Enabling product design

From StashAway’s perspective, using the platform to convince fund manufacturers to work with it gives the robo access to products it needs to underpin its own strategies. To begin with: a Singapore dollar-denominated cash product that offers an annualized 1.9% return with two-day liquidity, which the firm contrasts to the 1.4% a person would receive from a one-year term bank deposit today. A U.S. dollar version is also in the works.

The only way to create such a product was to access two money-market funds and an enhanced-liquidity unit trust.

“The use case hasn’t changed,” Lim said. “We’re still providing a Singapore-dollar cash product, but the underlying exposure is achieved via the use of unit trusts. Calastone’s platform helps us access these funds in a very efficient way. This could be a game changer.”

Tech-based wealth managers see us as able to help them do ‘distribution-out-of-a-box’

Leo Chen, Calastone

Calastone hopes this deal is a game-changer too. StashAway is the first of a pipeline of wealth-tech companies the vendor hopes to add to its roster of clients, which include bank wealth managers and insurance companies selling investment-linked products. “Tech-based wealth managers see us as able to help them do ‘distribution-out-of-a-box’,” Chen said.

Leo Chen, Calastone

Such firms have the luxury of not needing to build a legacy infrastructure, but also face the challenge of dealing with buy-side manufacturers without hiring the usual team of dealing and operations people.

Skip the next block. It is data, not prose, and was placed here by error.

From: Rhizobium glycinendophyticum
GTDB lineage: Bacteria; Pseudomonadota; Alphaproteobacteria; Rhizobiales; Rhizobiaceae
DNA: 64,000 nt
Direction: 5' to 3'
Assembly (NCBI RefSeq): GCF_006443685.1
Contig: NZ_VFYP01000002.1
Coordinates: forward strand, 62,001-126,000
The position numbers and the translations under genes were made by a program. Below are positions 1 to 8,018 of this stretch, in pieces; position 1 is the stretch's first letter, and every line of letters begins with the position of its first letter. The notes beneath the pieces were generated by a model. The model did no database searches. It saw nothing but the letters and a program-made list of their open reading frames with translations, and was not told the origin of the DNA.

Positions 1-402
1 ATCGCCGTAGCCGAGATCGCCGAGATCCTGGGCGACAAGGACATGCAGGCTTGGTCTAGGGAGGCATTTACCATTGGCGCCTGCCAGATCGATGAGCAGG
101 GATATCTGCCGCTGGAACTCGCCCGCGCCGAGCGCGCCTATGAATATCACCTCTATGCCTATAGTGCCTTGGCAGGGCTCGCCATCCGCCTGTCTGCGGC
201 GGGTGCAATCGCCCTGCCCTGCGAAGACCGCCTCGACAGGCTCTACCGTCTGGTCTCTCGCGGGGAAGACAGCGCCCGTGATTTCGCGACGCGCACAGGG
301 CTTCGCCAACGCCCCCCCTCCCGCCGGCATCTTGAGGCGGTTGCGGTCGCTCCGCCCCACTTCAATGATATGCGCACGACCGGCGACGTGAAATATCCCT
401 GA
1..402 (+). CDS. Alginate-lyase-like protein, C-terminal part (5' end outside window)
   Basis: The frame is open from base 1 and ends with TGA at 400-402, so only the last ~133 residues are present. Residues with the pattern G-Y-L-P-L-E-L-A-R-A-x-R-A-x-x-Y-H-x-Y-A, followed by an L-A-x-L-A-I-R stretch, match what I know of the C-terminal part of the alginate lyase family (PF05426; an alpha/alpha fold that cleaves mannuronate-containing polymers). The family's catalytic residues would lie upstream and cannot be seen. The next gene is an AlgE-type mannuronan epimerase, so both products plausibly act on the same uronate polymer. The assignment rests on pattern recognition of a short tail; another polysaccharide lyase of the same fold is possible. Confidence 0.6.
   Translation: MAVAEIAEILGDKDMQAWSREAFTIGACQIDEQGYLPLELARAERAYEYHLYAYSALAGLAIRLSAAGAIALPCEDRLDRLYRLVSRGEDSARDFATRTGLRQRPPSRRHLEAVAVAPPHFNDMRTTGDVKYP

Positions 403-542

The idea is akin to a traditional multi-asset, multi-manager structure (as from an SEI or a Russell), but replacing a traditional infrastructure with technology.

“We want to construct highly diversified portfolios that invest across asset classes, industries and sectors, but not single-name securities,” Lim said. “We don’t want to be involved in security selection.” Instead his team’s focus is on asset allocation and managing the risk.

New impetus for B2C robo

The deal with Calastone represents a doubling-down of StashAway’s chasing the B2C market. To date robo-advisors worldwide have struggled to make retail-facing businesses profitable.

Lim declined to describe StashAway’s business in terms of number of customers (“our website says over 100,000”), volumes, or assets under management. He says however the firm is building a sustainably profitable robo business focused on direct-to-consumer models.

It also has about 100 companies signed up to its StashAway Workplace, in which it can service employees and H.R. departments, although it still requires employees to sign up directly.

StashAway looked at doing B2B business, providing digital solutions for banks, for example. Lim says that hasn’t worked out because banks’ wealth-management departments want to sell investment products with higher fees, whereas a key selling point for robo advisors’ products is their low cost.

StashAway charges zero management fees for its Sing-dollar cash product; its other products charge 0.2% to 0.8% management fees. According to Morningstar, the median fee on a foreign fixed-income fund sold to retail investors through a bank in Singapore is 1.41%.

Lim says the company’s client cost of acquisition is likewise much lower than industry norms. He says digital marketing can attract users at relatively low cost, and once people like the product they are likely to recommend it. However he would not reveal the firm’s cost.

StashAway has raised $20 million in series-A and -B venture funding, with backing from Eight Roads Ventures (a private investment arm linked to Fidelity’s Johnson family), Singapore-based Asia Capital & Advisors, and directly from ACA’s backing Rozario family.